This interest amounting to $42,750 is
not very far from the original cost of
the bridge.
In October of 191-1 it was voted by
tho city council to convert this $30,000
bridge indebtedness into serial refund
ing bonds, to be paid af" the rate of
$3,000 a year. The first payment was
made April 1, 1915, reducing the indeb
tedness to $27,000. Each succeeding
year since then, a $3000 bond has been
paid off, until now the indebtedness ot
the city on the 1886 bridge is $18,000.
Bytho paying of $3,000 a year, the in
terest account on this first bridge has
been reduced $150 a year. Hence for
the year beginning with April of 1918,
with $18,000 still due, the city will pay
$900 interest, as tho bonds draw, five
per cent per annum.
The last payment on the 1886 bridge
Enlistment From One In Navy
And Marines Ordered
Washington, July 20. Unpid exhaus
tion of class one fo the extent that
some local draft boards may be unable
to fill tihe August call, was indicated
by instructions issued to the boards by
Provost Marshal General Crowder to
day. Crowder declared that he" will be
unable to place further August calls
until the men who registered June 5
are finally examined and classified
He ordered boards to halt Immediate
ly all releases of clasi cne men to the
navy and marine coi-ps and emergency
fleet corporation until enough men are
in sight to fill the calls to be made
in August.. Crowder 's instructions bear
out statements by members of the house
military committee that there will be
only 100,000 men left in class one by
September 1.. .
Draft executives Jiavc bcon notified
by Provost Marshal General Crowder
to scrutinize carefully any local board
which fails to classify at least 50 per
cent of tho 1918 registrants in class
one. The studies of the prior operation
of the draft, Crowder said, indicate
that 50 per cent had been minimum.
The only exception which ran be rec
ognized by him, he said, is where an
unusually large number of registrants
of this class are aliens.
ae filled with the national spirit of
determination W win. They are superb
soldiers." -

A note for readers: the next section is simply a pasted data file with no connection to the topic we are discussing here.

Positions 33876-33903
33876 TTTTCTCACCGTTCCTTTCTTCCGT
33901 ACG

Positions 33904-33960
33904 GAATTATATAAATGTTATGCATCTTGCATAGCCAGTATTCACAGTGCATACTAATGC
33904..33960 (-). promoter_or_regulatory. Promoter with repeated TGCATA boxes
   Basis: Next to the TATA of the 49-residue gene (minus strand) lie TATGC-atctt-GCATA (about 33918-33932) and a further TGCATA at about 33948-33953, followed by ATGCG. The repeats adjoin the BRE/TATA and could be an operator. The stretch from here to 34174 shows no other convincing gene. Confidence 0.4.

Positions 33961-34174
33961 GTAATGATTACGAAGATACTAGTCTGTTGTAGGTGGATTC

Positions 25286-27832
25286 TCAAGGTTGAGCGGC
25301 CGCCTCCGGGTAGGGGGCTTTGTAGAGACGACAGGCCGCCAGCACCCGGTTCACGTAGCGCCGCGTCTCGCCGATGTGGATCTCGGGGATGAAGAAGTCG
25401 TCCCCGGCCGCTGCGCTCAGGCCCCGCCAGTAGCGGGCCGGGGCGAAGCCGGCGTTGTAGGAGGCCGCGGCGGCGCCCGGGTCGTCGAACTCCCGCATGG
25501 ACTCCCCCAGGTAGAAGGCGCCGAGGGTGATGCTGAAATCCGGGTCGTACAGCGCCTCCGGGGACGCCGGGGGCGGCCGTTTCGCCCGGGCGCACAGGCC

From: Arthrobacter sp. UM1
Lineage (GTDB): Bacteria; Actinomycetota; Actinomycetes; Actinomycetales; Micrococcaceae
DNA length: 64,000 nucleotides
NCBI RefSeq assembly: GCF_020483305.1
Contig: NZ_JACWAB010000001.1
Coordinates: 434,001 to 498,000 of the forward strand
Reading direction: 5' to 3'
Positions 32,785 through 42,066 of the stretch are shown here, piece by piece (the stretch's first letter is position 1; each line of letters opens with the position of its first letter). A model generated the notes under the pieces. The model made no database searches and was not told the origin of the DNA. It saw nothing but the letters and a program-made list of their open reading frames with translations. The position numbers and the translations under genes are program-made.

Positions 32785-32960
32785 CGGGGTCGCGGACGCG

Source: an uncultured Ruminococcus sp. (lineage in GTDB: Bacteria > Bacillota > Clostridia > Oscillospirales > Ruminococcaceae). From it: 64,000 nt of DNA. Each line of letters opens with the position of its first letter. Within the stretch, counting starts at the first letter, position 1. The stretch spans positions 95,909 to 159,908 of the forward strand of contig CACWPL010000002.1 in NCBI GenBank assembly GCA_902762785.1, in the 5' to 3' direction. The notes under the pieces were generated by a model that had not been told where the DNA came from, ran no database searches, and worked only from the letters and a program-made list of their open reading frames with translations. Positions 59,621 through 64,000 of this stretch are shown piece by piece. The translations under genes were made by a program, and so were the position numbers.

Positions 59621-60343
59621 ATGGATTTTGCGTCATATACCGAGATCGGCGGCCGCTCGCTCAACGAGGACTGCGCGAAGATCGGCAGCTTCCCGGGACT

Have theJournal Job Dept. Jt
estimate on your printing
needs yon get the benefit of
easa buying. Phone 81.
cathedral, is on a hillside. Its tower
ami "front 'walls of medieval Xornian
architecture are pierced with shell holes.
Boclie guns, helmets and .?quipnieut are
scattered about in profusion, testifying
io the losses suffered by the enemy It.
attempting to delay the Americans, the
the moppers-up already have buried the
One big minewerfer attracts attention
on the main street, whero it was hastily
deserted by fleeing bodies, Every
building testifies to war's presence with
battered down walls and c-aved-iu roofs.
Th.? Germans are trying that old Bel
leau wood trick of theirs in trying to
delay the Yankee advance. Thev are
placing machine guns in trees. This
does not worry our men, v who like to
test their sharpshooting ability on ev
ery occasion.
"We enjoy seeing the bodies drop,"
said one. "The higher they are, the
harder they fall." .
Pay and night German aviators are
trying to keep track of the advancing
Americans and bomb them. At night
they use parachute flares, which bright
lv light tho roads, but allied planes and
anti-aircraft guns are effectively pre
venting any serious Berman air warfare.
From prisoners it is learned that the
German uiflts are greatly weakened,
soir.3 of them being cut to less than
half their original strength. They have
lost heavily in machine gunners.
will be on April 1. 1924, provided the
city redeems annually a $3000 bond
However, by that time the city will
have paid on tho first bridge in interest
alone, the sum of $49,300. including in
terest and principal, the city of Salem
has paid, or will have paid "by April 1,
1924, the sum of $79,500. The total cost
of Jhe original bridge was $19,901.11, of
which Balum was jn for $30,000, Polk
county $j,000 and Marion county, $1j,
000. On the sceond bridgo built across the
Willamette at Salem, the city owes $20.
000. The bridgo was completed October